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Jayapal, Warren Call for Action Against Private Medicare Advantage Insurers that Waste Taxpayer Dollars and Unlawfully Deny Care 

Centers for Medicare and Medicaid Services Has Authority to Curb Billions in Overpayments to Private Medicare Advantage Insurers

Washington, D.C.  – U.S. Representative Pramila Jayapal (D-Wash.) and U.S. Senator Elizabeth Warren (D-Mass.), a member of the Senate Finance Committee, sent a letter to the Centers for Medicare and Medicaid Services (CMS) urging the agency to take administrative action to curb billions in overpayments to Medicare Advantage (MA) insurers. The lawmakers called on CMS to (1) address perverse incentives in MA’s payment system, including favorable selection and risk code gaming, (2) reform the flawed Quality Bonus Program, and (3) crack down on private insurers that unlawfully deny care. The letter comes as CMS is expected to release its 2025 advance notice of methodological changes for MA payment rates and policies. 

“I appreciate the important steps CMS has already taken to limit overpayments, such as increasing audit rates of MA insurers and finalizing necessary adjustments to MA’s risk adjustment model. Yet, despite your agency’s efforts to date, the Committee for a Responsible Federal Budget projects that CMS will overpay MA insurers by as much as $1.56 trillion over the next decade. As enrollment in MA continues to grow,  CMS must take more aggressive action to ensure Medicare’s sustainability, protect taxpayer dollars, and curb abusive practices in MA,” wrote the lawmakers. 

The MA program was founded on the premise that private insurance companies would administer Medicare coverage more cost-effectively, saving taxpayer dollars. However, the MA program has failed to deliver savings in any year since its inception. The Medicare Payment Advisory Commission estimates that CMS pays MA plans 6 percent more per enrollee than what it would cost to cover the same enrollee in Traditional Medicare (TM), even though MA plans spend up to 25 percent less on health care per enrollee.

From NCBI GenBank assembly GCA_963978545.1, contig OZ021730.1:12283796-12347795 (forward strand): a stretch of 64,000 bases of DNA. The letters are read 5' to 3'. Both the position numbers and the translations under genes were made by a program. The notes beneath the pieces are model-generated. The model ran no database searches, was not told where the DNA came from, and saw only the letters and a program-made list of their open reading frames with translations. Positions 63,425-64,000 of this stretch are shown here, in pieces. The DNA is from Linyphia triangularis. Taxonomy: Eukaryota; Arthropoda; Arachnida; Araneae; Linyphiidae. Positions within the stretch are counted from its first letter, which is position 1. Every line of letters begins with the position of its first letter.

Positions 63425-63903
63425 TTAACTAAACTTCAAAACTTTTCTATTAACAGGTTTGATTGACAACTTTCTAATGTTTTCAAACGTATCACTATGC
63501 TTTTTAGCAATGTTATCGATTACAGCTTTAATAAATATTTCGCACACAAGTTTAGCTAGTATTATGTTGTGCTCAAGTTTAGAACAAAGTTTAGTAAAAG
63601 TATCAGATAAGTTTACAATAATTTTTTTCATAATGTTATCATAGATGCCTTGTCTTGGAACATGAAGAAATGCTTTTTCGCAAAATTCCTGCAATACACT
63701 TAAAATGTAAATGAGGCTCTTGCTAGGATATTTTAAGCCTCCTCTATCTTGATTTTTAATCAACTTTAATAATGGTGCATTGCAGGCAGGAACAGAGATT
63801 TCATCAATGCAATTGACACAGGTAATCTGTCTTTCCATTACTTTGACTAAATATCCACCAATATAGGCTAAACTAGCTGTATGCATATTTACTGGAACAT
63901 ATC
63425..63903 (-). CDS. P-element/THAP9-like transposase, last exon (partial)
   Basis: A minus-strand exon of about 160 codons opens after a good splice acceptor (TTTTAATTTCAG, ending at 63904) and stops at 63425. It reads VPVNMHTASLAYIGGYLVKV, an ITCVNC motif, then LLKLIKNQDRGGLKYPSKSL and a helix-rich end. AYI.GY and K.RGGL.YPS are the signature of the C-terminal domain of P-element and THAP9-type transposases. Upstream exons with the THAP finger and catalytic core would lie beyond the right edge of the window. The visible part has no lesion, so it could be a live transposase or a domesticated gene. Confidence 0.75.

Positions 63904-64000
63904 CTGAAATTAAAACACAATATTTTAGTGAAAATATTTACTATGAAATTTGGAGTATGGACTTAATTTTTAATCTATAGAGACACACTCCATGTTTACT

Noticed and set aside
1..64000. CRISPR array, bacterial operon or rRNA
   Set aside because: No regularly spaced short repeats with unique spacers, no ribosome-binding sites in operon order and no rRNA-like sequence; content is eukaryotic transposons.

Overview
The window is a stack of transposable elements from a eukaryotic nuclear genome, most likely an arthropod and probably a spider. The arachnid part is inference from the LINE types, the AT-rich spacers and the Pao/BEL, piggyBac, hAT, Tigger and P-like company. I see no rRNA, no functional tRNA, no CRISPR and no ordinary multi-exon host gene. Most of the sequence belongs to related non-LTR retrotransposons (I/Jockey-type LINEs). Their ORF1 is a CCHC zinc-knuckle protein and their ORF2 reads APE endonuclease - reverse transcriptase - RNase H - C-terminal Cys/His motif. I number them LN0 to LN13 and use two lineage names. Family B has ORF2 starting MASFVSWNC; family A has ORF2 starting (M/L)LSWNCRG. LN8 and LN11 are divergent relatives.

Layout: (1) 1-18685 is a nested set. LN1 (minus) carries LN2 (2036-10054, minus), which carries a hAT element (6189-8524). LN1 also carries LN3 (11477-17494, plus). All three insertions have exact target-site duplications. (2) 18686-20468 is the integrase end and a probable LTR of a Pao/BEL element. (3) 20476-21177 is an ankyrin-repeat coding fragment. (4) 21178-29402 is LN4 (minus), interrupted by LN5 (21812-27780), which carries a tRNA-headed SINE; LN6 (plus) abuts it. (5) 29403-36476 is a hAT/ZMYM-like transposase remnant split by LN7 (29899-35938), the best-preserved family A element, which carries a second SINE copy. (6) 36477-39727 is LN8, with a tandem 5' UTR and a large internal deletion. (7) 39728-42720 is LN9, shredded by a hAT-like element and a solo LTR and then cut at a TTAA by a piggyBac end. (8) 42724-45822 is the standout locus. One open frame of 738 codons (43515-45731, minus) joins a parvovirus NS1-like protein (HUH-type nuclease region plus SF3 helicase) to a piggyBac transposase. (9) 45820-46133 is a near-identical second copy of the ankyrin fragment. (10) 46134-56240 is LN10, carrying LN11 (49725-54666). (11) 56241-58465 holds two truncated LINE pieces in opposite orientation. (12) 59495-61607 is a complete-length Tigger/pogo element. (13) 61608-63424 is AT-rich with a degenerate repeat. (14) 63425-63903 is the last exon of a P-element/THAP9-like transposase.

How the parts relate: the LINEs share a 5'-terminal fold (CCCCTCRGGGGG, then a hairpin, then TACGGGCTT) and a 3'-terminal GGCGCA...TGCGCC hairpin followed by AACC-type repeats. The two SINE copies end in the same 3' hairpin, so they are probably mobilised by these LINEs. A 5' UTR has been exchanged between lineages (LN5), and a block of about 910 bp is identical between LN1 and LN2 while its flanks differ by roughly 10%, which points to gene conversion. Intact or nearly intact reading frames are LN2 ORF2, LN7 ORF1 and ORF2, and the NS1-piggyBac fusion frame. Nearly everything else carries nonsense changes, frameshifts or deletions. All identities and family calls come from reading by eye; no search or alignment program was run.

“As a result of these factors, the MA program has jeopardized the solvency of Medicare’s Hospital Insurance Trust Fund, raised Part B premiums for all Medicare beneficiaries by as much as $140 billion over ten years, and created significant barriers to care for vulnerable enrollees. It is imperative for CMS to rein in these abuses and protect Medicare coverage for the seniors and people with disabilities who rely on it,” continued the lawmakers. 

As CMS prepares its 2025 advance notice of MA payment policies, the lawmakers urged the agency to pursue the following actions: 

Reform base payments to offset favorable selection 

  • Modify benchmarks to offset favorable selection. 
  • Modify calculation of United States Annual Per Capita Costs to account for favorable selection. 

Risk adjustment 

  • Increase the coding intensity adjustment factor.
  • Increase recoupment of overpayments.
  • Restrict the use of chart reviews and health risk assessments. 
  • Eliminate the use of provider incentives that contribute to increased coding.

Reform the Quality Bonus Program (QBP)

  • Raise the standard for QBP.
  • Apply a network quality measure to MA plans’ star rating.

Strengthen enforcement against MA insurers that illegally deny care 

  • Investigate abuse of AI models.
  • Terminate contracts that are in violation of Medicare coverage rules.

“To protect Medicare beneficiaries and curb billions in overpayments driven by for-profit insurers, I respectfully urge you to take the actions outlined in this letter. Doing so will save hundreds of billions of taxpayer dollars, ensure Medicare’s sustainability, and improve health outcomes for Medicare enrollees. I also request that you provide a staff-level briefing on CMS’s plan to limit overpayments and hold MA insurers accountable for widespread delays and denials by February 8, 2024,” concluded the lawmakers.